The study, based on statistics from the Business Action To Stop Counterfeiting And Piracy (BASCAP), a joint initiative with the International Chamber of Commerce, ranks the United States at the top of the list, citing 205 violations and $51.7 million in losses.
The United Kingdom ranked second, with 116 reported violations costing $31.1 million. Next is India, with 87 incidents at $2.5 million; Malaysia, 52 incidents costing $5.9 million; and China, 43 incidents at $5.3 million.
But the U.S. and the U.K. are the most active in publicly battling counterfeiters and pirates, educating citizens through reporting raids, seizures and investigations. Other countries with high IP theft rates, such as China and Russia, tend to report less information to the public, according to the report.
The BASCAP Intelligence Report indicates the Internet is used as marketing tool in 1 of every 7 reported investigations. The study indicates manufacturers of fake goods are increasingly finding new ways to exploit Internet marketing to reach consumers, retailers, and distributors. Tools include trade boards, auction sites, spam, and click-through ads.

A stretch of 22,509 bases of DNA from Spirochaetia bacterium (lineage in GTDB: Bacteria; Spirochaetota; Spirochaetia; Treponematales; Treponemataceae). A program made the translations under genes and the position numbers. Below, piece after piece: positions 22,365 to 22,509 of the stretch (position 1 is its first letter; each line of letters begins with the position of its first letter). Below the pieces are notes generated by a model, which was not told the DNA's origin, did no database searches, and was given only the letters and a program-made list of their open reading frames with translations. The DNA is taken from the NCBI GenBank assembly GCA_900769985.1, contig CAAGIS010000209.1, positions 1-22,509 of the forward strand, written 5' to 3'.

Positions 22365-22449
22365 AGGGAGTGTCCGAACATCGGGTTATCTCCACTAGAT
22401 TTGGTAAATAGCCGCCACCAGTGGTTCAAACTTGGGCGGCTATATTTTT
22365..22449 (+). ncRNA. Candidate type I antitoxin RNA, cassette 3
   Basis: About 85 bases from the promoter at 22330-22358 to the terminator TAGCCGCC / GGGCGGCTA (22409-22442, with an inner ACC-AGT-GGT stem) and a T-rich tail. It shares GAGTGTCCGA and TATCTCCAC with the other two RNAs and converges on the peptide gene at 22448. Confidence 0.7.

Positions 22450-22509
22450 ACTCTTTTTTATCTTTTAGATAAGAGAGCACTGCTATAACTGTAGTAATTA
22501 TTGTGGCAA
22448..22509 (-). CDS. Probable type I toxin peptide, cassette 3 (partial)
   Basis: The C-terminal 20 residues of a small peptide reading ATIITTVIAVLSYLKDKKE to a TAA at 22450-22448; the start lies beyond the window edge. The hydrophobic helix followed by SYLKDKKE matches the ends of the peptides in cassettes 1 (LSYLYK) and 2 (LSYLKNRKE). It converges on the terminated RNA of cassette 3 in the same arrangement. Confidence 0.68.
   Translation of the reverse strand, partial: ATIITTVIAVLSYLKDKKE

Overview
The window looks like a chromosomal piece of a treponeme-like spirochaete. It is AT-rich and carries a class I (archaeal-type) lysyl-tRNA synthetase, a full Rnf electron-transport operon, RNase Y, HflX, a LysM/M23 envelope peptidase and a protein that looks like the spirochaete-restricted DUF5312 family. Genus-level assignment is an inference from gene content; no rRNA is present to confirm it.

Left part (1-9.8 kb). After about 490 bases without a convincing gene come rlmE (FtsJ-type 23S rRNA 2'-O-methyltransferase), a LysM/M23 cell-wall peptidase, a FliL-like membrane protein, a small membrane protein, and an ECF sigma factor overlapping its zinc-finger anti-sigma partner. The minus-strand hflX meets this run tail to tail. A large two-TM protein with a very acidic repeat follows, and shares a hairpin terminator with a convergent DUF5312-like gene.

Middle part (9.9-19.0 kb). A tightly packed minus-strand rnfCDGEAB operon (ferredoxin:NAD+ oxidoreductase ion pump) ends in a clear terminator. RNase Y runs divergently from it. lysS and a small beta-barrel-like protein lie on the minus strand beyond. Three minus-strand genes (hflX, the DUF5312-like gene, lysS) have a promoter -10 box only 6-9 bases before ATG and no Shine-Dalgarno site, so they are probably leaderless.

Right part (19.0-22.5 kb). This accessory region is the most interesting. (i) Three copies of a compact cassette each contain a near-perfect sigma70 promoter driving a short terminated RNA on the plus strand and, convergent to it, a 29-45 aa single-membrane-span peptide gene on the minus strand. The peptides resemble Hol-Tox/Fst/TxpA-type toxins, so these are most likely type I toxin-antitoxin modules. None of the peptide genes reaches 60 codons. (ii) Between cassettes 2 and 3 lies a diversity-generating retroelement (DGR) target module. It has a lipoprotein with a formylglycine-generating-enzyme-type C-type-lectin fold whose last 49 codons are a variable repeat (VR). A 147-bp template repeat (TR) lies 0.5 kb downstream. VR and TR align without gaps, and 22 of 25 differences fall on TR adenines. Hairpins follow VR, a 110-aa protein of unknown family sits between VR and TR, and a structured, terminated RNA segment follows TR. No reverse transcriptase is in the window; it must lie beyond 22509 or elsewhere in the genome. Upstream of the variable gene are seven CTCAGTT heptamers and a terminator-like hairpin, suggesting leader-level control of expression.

The report indicates 392 brands were counterfeited in the first half of 2006. The majority were of fake goods were from sellers purporting to be Louis Vuitton, Nike, Microsoft, Gucci, and Prada.
The Business of Going DigitalDigital business isn't about changing code; it's about changing what legacy sales, distribution, customer service, and product groups do in the new digital age. It's about bringing big data analytics, mobile, social, marketing automation, cloud computing, and the app economy together to launch new products and services. We're seeing new titles in this digital revolution, new responsibilities, new business models, and major shifts in technology spending.
What The Business Really Thinks Of IT: 3 Hard TruthsThey say perception is reality. If so, many in-house IT departments have reason to worry. InformationWeek's IT Perception Survey seeks to quantify how IT thinks it's doing versus how the business views IT's performance in delivering services - and, more important, powering innovation. The news isn't great.